ST. PETERSBURG — Those first few seconds, as John Brodnax had just opened an April 2009 issue of the St. Petersburg Times, he assumed the story he was about to read had something to do with presidential politics.
Beneath a photo caption was the phrase that made him think so: "White House."
Then he took in the photo of a squat, white building used for corporal punishment, and the words, "Arthur G. Dozier School for Boys."
Mr. Brodnax had told his children of prolonged beatings with a strap at the school, then known as the Florida School for Boys. He had spent the rest of his life trying to forget, and to provide a stable environment for his own children.
But anger about the past still burned inside him.
He showed his family the story. "It was one of those, 'I told you I wasn't lying,' " said daughter Mary Brodnax, 39.
Mr. Brodnax, one of many "White House boys" who have come forward to tell their stories, died Nov. 29, of pulmonary fibrosis. He was 68.
"John was beaten and beaten and beaten again," said Jerry Cooper, 66, who as a boy shared a cottage at the reform school with Mr. Brodnax in the late 1950s.
Offenses ranged from getting a boy an extra cup of coffee to another boy's use of tobacco, for which Mr. Brodnax took the blame.
In 1960 he stole a car and escaped. He married and drove a semitrailer truck, driving across the country under the handle "John the Baptist."
His children say they were almost never spanked, and that their father stood behind them even when they got in trouble. At Christmas, Mr. Brodnax dressed up as Santa Claus, carrying presents to his grandchildren in a red sack.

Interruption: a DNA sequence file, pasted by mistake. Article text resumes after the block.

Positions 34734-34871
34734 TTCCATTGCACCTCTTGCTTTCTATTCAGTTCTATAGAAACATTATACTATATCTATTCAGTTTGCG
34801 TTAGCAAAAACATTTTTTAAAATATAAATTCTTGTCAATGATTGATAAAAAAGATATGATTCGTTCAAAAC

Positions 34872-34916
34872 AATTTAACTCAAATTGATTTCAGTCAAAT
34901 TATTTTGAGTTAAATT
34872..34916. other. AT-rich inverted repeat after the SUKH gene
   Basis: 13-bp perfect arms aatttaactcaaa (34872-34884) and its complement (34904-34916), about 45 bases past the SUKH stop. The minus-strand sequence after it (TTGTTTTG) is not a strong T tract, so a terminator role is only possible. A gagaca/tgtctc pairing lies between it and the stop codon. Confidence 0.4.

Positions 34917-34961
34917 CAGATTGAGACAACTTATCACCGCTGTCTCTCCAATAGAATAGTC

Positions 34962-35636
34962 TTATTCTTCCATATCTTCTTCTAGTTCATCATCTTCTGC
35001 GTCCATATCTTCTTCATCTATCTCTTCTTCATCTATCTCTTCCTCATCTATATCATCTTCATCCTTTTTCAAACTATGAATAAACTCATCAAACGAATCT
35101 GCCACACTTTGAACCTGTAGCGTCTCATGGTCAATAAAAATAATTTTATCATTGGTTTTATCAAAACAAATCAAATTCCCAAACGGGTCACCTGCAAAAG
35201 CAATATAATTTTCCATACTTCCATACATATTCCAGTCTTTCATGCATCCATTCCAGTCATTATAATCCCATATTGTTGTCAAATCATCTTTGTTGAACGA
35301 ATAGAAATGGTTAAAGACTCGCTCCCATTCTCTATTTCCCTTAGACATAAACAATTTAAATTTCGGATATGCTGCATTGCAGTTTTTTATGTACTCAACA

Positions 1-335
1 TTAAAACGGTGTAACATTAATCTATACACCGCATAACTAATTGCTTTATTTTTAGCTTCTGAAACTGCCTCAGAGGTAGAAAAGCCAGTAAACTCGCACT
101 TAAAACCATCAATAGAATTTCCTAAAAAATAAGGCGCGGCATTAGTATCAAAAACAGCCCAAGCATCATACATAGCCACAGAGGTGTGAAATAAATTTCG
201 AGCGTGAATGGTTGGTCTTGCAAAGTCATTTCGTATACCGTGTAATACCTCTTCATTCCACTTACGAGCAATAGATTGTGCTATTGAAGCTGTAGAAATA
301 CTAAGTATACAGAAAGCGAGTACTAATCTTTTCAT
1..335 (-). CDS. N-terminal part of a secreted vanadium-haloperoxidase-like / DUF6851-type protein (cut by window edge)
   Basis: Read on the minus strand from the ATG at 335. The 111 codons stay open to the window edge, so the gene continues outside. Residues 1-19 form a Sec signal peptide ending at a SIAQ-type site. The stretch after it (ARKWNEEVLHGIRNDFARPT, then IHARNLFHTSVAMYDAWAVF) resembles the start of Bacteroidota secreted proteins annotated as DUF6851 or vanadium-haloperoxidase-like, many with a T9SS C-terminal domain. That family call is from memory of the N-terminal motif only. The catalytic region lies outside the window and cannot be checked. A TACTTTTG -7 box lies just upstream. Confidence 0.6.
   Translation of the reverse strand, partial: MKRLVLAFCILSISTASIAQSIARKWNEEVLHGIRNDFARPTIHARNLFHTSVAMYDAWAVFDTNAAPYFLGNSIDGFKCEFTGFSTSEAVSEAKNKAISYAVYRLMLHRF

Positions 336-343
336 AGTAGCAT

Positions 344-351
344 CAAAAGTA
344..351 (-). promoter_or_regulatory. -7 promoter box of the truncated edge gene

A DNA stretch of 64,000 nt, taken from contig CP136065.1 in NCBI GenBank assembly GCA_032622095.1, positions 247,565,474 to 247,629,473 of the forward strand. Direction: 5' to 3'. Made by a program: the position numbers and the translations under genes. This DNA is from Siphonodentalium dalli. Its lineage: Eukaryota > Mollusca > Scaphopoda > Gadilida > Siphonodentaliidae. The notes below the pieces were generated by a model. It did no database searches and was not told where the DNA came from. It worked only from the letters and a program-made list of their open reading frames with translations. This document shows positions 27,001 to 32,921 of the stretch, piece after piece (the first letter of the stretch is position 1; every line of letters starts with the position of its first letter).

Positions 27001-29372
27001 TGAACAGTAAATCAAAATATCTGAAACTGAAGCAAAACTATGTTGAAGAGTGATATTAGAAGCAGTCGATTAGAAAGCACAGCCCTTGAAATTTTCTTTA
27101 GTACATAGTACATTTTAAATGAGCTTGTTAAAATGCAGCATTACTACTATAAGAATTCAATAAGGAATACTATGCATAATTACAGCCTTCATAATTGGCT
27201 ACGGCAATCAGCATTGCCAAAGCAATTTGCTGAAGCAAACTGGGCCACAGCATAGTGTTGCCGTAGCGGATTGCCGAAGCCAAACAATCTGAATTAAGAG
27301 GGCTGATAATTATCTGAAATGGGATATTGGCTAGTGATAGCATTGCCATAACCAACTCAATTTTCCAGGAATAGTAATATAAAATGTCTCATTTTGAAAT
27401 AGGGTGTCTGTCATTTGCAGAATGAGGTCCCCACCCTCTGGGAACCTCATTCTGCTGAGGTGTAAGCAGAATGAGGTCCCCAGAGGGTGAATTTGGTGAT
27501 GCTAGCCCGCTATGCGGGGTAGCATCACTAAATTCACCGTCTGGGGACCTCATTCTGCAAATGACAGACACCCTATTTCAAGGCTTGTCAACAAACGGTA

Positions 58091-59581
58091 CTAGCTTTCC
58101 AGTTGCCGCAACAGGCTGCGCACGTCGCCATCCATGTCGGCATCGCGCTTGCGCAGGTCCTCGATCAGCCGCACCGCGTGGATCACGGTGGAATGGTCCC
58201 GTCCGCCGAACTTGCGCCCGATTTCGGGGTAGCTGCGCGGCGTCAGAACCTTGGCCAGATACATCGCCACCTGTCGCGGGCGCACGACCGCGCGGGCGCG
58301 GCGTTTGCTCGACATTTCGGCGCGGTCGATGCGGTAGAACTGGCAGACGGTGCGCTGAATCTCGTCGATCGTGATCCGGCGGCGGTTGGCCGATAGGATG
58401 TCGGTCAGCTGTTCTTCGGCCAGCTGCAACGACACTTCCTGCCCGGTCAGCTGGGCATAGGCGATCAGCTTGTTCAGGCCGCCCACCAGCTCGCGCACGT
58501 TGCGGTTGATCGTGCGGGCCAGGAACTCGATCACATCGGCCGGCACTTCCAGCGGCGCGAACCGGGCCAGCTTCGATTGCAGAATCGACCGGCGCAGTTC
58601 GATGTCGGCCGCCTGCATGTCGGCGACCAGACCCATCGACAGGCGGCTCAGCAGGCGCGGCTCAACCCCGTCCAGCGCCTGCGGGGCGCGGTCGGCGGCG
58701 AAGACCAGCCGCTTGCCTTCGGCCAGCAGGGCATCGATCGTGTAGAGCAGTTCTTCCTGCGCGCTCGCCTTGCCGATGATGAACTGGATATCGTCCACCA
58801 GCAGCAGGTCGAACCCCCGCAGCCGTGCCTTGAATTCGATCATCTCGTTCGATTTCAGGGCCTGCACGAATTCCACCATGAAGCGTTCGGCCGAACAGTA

But certain things bothered him a great deal. For example, he could not abide the sound of slamming doors.
"I went through life being a mean, nasty, irritable person," he said in 2010. "I've come to realize that all of us were a lot alike when we come out of there."
Mr. Brodnax was born in St. Petersburg. His mother gave him away as a young child to another couple, his family said.
Five years ago, a genealogist in the family discovered that Mr. Brodnax had a half-brother living in Brandon.
"John showed up at my door," said Bill Goggio, 62. "He said, 'You're not going to believe this, but I'm your brother.' "
Mr. Brodnax attended several reunions of boys who had been held at the Dozier school, which was closed in June after a state investigation.
Two years ago, he and his wife, Mary, passed near Marianna on a trip to Georgia. Mr. Brodnax considered swinging by the school he had not seen in nearly 50 years.
"They were going to stop," his daughter said. "And my dad just couldn't do it."
Researcher Natalie Watson contributed to this report. Andrew Meacham can be reached at firstname.lastname@example.org or (727) 892-2248.